Oly Artesian & Queer Carwash Sw@p Spit, (A)ttitude


Olympia, WA @ Artesian Well (6-9-14) — It was a balmy Saturday, but the hectic competition for parking at Oly’s Farmers Market made alternatives more inviting despite a stage with talented buskers and fresh produce vendors. Sylvester Park had comfortable benches, trees, shade, a manicured lawn, and a more casual pace. It also turned out to have a lot of trash on the grass, an assortment of sleeping homeless secure in the knowledge the park, belonging to the State, had none of the anti-poverty laws targeting the homeless during daylight hours, the only time the park is open. It’s gazebo continues to be fenced off from public access, and while there’s a water fountain, there are still no public restrooms. The State would love to give it to the City of Olympia, but the council is having none of it, the cost of maintenance being prohibitive.


A lot of money and arrogant social engineering had piqued interest in the gentrification of the Artesian. It’s hard to pinpoint who the most obnoxious culprits in Oly’s downtown corridor are: Steve Hall (city manager) & Co., the city council, the drug addicts leaving hypodermic needles in the park and on the Artesian’s asphalt, the black marketeers in the town’s tenderloin district surrounding the Artesian, or the queer brigade now bent on becoming the dominant lords of the streets.


For all the hoopla and promises of a nicer more gentrified Artesian, it looked more like the dark side of the moon than ever. Fences (now augmented by steel posts/barricades) still made it feel like a forward base in a war zone. Rather than ANY grass, the City has laid down fresh layers of asphalt and painted over the tasteful graffiti art on the surrounding walls with black. The masonry dog watering trough for thirsty animals in a concrete desert has been replaced with a styrofoam box. A handicapped capable Sanican toilet has, however, been installed replete with accompanying steel posts designed for errant drivers. The fact it accommodates wheelchairs provides hope it’s going to be permanent rather than a temporary convenience for tradesmen during the construction phase.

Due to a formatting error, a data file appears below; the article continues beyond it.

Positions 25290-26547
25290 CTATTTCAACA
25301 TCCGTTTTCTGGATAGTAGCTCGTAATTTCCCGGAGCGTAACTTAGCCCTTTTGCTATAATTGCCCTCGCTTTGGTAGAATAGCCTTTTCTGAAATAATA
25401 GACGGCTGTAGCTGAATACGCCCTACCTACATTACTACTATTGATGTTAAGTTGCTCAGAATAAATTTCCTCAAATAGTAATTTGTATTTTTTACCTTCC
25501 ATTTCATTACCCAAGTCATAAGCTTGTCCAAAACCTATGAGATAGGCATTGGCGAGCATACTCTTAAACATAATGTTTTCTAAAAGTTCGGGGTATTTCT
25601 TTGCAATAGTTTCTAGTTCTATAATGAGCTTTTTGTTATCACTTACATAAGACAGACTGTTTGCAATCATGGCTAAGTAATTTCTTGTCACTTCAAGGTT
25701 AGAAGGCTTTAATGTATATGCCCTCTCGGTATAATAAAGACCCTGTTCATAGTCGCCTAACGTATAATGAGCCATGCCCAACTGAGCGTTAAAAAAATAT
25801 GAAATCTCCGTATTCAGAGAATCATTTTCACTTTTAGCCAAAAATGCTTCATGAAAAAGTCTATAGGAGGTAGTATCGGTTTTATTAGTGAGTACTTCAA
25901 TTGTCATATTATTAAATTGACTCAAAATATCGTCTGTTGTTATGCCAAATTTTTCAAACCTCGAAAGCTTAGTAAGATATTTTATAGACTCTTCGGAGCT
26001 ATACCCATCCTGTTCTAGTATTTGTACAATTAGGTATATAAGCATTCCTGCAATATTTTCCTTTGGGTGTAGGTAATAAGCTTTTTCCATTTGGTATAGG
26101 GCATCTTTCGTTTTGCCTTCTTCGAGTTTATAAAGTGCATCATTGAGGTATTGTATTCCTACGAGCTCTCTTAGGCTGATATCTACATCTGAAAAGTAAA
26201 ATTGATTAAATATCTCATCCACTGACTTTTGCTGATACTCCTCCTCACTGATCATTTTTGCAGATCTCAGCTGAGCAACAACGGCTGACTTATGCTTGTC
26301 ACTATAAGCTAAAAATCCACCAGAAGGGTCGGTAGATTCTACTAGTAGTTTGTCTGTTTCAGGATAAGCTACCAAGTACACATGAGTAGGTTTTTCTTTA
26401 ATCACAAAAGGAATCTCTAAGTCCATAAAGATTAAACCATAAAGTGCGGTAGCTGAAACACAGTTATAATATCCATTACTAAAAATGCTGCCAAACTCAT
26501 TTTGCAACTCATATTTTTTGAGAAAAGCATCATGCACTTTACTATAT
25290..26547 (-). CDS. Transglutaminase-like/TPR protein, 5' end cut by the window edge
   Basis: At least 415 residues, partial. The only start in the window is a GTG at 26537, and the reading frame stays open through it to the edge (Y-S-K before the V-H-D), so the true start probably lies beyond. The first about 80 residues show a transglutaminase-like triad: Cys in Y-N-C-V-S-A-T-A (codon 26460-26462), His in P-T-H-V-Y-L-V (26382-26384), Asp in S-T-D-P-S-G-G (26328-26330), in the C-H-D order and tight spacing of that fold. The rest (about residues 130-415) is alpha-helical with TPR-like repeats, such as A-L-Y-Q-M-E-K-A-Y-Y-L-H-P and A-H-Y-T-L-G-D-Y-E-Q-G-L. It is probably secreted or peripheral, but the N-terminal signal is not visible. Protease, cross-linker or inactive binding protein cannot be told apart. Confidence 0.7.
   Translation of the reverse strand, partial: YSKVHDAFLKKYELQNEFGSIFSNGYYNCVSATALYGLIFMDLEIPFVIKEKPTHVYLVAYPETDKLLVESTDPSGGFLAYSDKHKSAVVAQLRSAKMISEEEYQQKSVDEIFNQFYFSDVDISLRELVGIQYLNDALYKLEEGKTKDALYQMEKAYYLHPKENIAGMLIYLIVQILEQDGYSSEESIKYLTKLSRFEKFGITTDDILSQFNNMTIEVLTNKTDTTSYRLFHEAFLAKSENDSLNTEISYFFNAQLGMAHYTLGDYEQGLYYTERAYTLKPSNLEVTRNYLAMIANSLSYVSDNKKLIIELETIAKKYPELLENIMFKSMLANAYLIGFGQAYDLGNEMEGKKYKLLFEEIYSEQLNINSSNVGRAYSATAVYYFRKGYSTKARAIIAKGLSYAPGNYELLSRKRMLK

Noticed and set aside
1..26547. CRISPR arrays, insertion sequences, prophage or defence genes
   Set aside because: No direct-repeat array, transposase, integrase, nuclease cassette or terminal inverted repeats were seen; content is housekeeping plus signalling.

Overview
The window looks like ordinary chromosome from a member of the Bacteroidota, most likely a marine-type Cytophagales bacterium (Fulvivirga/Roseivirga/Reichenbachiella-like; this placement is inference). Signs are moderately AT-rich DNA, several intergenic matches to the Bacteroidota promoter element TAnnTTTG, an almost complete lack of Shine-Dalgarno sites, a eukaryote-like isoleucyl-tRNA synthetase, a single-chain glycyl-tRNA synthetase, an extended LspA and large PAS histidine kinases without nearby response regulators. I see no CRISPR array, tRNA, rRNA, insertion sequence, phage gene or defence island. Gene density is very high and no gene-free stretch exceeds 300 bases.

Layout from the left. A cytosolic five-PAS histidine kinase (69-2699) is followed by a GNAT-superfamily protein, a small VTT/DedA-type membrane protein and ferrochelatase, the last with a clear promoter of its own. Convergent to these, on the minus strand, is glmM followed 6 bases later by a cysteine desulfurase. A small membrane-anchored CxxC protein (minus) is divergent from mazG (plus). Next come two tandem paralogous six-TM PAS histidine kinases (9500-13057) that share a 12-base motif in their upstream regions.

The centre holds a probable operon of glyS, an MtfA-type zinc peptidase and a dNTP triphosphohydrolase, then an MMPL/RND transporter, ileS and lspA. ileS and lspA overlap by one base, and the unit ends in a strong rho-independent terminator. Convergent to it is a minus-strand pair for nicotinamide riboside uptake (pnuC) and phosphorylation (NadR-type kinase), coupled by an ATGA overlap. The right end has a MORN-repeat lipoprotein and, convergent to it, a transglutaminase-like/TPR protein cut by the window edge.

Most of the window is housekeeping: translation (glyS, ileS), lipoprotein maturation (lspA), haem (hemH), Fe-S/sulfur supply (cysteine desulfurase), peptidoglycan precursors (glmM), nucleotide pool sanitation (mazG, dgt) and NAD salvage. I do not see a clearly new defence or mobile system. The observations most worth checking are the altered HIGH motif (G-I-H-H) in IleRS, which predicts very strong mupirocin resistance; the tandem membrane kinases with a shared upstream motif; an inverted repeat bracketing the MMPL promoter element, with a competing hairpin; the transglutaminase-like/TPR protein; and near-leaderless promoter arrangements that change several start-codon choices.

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There continued to be homeless sleeping on the pavement leaning against the unshaded black walls despite the threatening signs warning of video surveillance. Lots of symbols of authority/exclusion had been erected, but not a single blade of grass. Despite the best voluntary efforts of some local artists, it had all the charm of a bomb shelter.


SS Largess

Yet, the well has more friends than ever. It continues to receive a constant stream of visitors, 24/day, in their quest for water. Like the wide array of species sharing some African waterhole in the Serengeti, denizens from every social, economic, marginalized and ethnic class recognized/respected their mutual dependency on this wet stuff of life. In that sense, it served as a rare point of mutual accommodation as it had for many centuries before the arrival of white settlers.



Only 50 feet from the Artesian at 4th & Jefferson were the Queers Rock Camp Carwash offering a quick vehicle bath in exchange for $5 – $20. It was a ready made photo-op, or so it seemed…at first.

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The first couple of snaps went off without a hitch–good light, colorful subjects, smiles, advertising signs, tattoos. Then the encounter with the first gender bender who more often than not rely on intimidation rather than reasoned dialog or even the most rudimentary understanding of what they’re demanding…or they simply (as one admitted) don’t care.


Tow Away Zone


She/he/they/it/whatever approached the photographer who was standing firmly on the public sidewalk adjacent to the parking lot where, armed with a hose, buckets of soapy water, and a sponge, they were attempting to earn  enough money for summer rock camp. There’s no doubt this beats panhandling all to hell. Their business acumen, however, was more than a little lacking.


Nervous Nellies Object to Bodies Being Photographed


“You must ask for our permission to photograph us,” she/he/they/it/whatever demanded. “No, it’s not required,” responded the photographer. “Yes, it is,” she/he/they/it/whatever rejoined.

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An older teen approached the photojournalist and temporarily joined in the conversation. He opined that permission was needed when children were present. The photographer attempted to disabuse him of his misapprehensions, but he was having none of it, claiming he knew more about this area of law than the photographer who also happened to be a paralegal who specialized in this area of law. “Are you a lawyer?” he was asked. “No,” the kid responded, “but, that doesn’t mean a paralegal necessarily knows the law about this either.”